I don’t feel like I’m an overly patriotic person, but I do feel quite strongly that it’s the right and responsibility of every American who can vote to do so, whether it’s for the next President, a statewide ballot issues or just a local issues of taxation. Does each vote matter? In some huge ballot initiatives, perhaps not. When something wins by significant percentage points, 70% to 30%, an individual vote might not be a big deal. But every year there are local ballot initiatives that win or lose by hundreds or even dozens of votes.
Which is why every single election I make it a point to vote, and if you plan even a tiny bit ahead, it’s quite convenient: just request, fill in, and mail back an absentee ballot and you don’t even have to leave the comfort of your own home or office. How easy is that?
This year I was delighted that my daughter, who’s almost 20, was registered and received a ballot in the mail along with my own. We also received the Colorado State Ballot Information Booklet and, of course, each had our favorite for the most contentious of the choices, President of the United States. Looking through the booklet and the second one we received from the City, I realized that as a brand new voter, she probably wouldn’t have much clue about how to actually figure out the important issues, decide how to vote and then what to do with the completed ballot.
Further, I’ve always enjoyed going through the ballot with a friend, discussing the pros and cons of different issues and proposals, and voting together (though not always identically). Add it all up, and we were destined to work through the ballot together.
A few days ago we managed to sync up our schedules and sat down with our ballots and the information booklets to vote. The first item was easy: we both knew who we wanted to support for President. But then it got a bit tricky, because even at the Congressional level, we had relatively little information about the candidates. And so began the discussion about different candidates and their views.
This is where we really got to see the mess that is the US election: there are candidates and positions we’re expected to vote on, but we get almost zero background information. Then there’s the complete mess that is the voting to retain judges in the local district. Think about it, the judicial candidates are rated by the local Bar association, with ratings that only range from A+ to B-. It’s a jury of their peers, so it’s no surprise when every single candidate gets “additional term recommended” and almost everyone gets an “A”.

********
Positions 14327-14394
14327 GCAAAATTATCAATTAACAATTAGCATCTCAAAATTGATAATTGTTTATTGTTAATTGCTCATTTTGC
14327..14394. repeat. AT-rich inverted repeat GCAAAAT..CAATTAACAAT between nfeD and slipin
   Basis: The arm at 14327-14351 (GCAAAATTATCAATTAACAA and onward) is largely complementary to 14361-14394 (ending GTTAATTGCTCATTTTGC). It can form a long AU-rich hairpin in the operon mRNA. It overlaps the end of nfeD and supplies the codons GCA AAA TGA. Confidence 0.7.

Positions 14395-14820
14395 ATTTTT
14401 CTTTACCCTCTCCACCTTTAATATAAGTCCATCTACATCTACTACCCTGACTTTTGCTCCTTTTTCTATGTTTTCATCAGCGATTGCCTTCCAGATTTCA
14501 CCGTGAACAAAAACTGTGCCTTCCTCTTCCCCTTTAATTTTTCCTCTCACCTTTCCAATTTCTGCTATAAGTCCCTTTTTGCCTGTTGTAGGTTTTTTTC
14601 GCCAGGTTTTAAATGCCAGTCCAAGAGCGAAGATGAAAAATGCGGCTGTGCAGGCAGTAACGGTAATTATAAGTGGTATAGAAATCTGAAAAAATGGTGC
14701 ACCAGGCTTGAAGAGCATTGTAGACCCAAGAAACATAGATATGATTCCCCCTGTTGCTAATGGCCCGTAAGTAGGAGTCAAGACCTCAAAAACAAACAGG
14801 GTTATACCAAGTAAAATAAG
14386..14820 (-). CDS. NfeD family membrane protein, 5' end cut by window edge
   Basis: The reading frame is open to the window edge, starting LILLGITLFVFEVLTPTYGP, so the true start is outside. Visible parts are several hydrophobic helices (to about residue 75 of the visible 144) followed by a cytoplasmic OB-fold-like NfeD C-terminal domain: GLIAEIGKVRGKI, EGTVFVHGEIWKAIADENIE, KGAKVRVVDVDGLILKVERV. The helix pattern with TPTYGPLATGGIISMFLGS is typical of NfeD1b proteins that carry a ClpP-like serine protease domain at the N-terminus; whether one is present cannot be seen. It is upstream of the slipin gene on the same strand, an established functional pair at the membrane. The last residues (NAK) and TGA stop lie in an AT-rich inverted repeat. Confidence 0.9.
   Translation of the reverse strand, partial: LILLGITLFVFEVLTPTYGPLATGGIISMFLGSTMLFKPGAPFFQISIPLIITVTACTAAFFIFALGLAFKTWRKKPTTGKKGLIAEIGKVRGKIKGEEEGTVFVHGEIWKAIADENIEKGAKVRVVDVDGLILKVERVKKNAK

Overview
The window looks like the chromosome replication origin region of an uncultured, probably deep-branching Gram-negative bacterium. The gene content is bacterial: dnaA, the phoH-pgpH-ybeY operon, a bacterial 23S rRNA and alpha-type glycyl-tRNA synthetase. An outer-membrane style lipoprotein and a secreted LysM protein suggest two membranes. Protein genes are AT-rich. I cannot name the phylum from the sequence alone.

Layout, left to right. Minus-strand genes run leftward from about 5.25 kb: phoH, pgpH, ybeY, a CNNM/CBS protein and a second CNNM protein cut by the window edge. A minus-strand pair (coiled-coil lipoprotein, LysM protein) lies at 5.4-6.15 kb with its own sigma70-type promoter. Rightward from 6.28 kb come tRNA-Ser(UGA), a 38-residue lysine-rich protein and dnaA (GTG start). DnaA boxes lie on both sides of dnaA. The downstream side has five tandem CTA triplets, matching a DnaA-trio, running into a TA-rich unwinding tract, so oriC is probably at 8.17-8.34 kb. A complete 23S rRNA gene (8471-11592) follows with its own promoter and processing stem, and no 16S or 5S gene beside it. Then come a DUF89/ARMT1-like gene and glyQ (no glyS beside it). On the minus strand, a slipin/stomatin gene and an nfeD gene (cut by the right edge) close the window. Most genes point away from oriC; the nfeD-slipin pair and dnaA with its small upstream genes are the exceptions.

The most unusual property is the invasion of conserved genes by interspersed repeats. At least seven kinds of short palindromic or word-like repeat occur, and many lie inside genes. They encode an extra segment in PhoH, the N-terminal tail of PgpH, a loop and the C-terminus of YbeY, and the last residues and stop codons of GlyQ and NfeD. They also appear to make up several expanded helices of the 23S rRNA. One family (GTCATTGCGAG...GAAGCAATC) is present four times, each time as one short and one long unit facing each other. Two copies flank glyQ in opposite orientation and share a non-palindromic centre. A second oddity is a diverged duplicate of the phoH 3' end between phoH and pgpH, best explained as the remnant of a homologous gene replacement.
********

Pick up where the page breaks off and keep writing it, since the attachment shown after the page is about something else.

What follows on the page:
That led to one of the points I really wanted to get across to my daughter: you can cast a ballot without having to vote for each and every item on the ballot. Indeed, I encouraged her to either do research online or simply omit voting yes or no for the judicial candidates since we had so little information about them. As I explained, it’s completely fine to submit your ballot with however much you did or didn’t vote on, even if you only voted on the one issue that really matters to you.
Where things got more interesting was when we got to the wide variety of Amendments on the 2016 Colorado ballot. That’s where the information booklet was useful, and I explained that my strategy was to read the “for” and “against” arguments and consider them both. For example, here’s what the pamphlet had for Amendment U:
Neither side compelling? Then do some Google searches and find who supports it and who is against it, notably including your local newspaper (for us that’s The Daily Camera), the biggest newspaper in the state (in Colorado that’s The Denver Post) and any non-profits or other organizations whose values align with your own.
We inevitably disagreed on at least one amendment, and I assured her that was completely okay. I never expect anyone to vote exactly as I do, particularly since I discourage any “party line voting”. Did our votes cancel each other out? Maybe. But we both had our voices heard and that’s just as important in my view.
After maybe 45 minutes or so we were done, and at that point I demonstrated the tricky task of how to fold the ballot, slip it into its privacy sleeve, then slip that into the return envelope. Most importantly, we both made sure we signed our ballot envelopes since without a legal signature the ballot won’t be counted.
I took mine to the convenient ballot drop-off spot, where volunteers came right up to your vehicle:
A few seconds later and I’d voted. This afternoon my daughter dropped off her ballot too. Mission accomplished. Her voice heard, and her chance to learn exactly how our representative democracy works in this great country achieved.
Now, have you voted yet?